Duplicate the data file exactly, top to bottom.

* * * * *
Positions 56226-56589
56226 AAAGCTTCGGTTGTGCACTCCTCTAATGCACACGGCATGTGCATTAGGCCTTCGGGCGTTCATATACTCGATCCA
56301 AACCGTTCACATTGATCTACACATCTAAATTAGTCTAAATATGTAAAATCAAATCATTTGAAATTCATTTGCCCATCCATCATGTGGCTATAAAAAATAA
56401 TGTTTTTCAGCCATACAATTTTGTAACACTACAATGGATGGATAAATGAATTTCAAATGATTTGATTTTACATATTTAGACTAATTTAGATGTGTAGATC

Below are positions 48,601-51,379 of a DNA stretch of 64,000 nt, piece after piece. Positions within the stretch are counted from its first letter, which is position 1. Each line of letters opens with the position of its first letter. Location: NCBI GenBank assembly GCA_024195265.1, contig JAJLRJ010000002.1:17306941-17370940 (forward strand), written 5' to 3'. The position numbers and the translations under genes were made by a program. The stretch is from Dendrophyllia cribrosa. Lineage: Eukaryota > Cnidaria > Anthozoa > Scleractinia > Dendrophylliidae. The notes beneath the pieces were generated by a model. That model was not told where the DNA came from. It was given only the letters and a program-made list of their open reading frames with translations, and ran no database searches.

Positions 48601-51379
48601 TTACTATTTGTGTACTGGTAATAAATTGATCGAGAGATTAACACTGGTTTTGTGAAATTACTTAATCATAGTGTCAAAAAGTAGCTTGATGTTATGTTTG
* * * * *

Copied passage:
Positions 56226-56589
56226 AAAGCTTCGGTTGTGCACTCCTCTAATGCACACGGCATGTGCATTAGGCCTTCGGGCGTTCATATACTCGATCCA
56301 AACCGTTCACATTGATCTACACATCTAAATTAGTCTAAATATGTAAAATCAAATCATTTGAAATTCATTTGCCCATCCATCATGTGGCTATAAAAAATAA
56401 TGTTTTTCAGCCATACAATTTTGTAACACTACAATGGATGGATAAATGAATTTCAAATGATTTGATTTTACATATTTAGACTAATTTAGATGTGTAGATC

Below are positions 48,601-51,379 of a DNA stretch of 64,000 nt, piece after piece. Positions within the stretch are counted from its first letter, which is position 1. Each line of letters opens with the position of its first letter. Location: NCBI GenBank assembly GCA_024195265.1, contig JAJLRJ010000002.1:17306941-17370940 (forward strand), written 5' to 3'. The position numbers and the translations under genes were made by a program. The stretch is from Dendrophyllia cribrosa. Lineage: Eukaryota > Cnidaria > Anthozoa > Scleractinia > Dendrophylliidae. The notes beneath the pieces were generated by a model. That model was not told where the DNA came from. It was given only the letters and a program-made list of their open reading frames with translations, and ran no database searches.

Positions 48601-51379
48601 TTACTATTTGTGTACTGGTAATAAATTGATCGAGAGATTAACACTGGTTTTGTGAAATTACTTAATCATAGTGTCAAAAAGTAGCTTGATGTTATGTTTG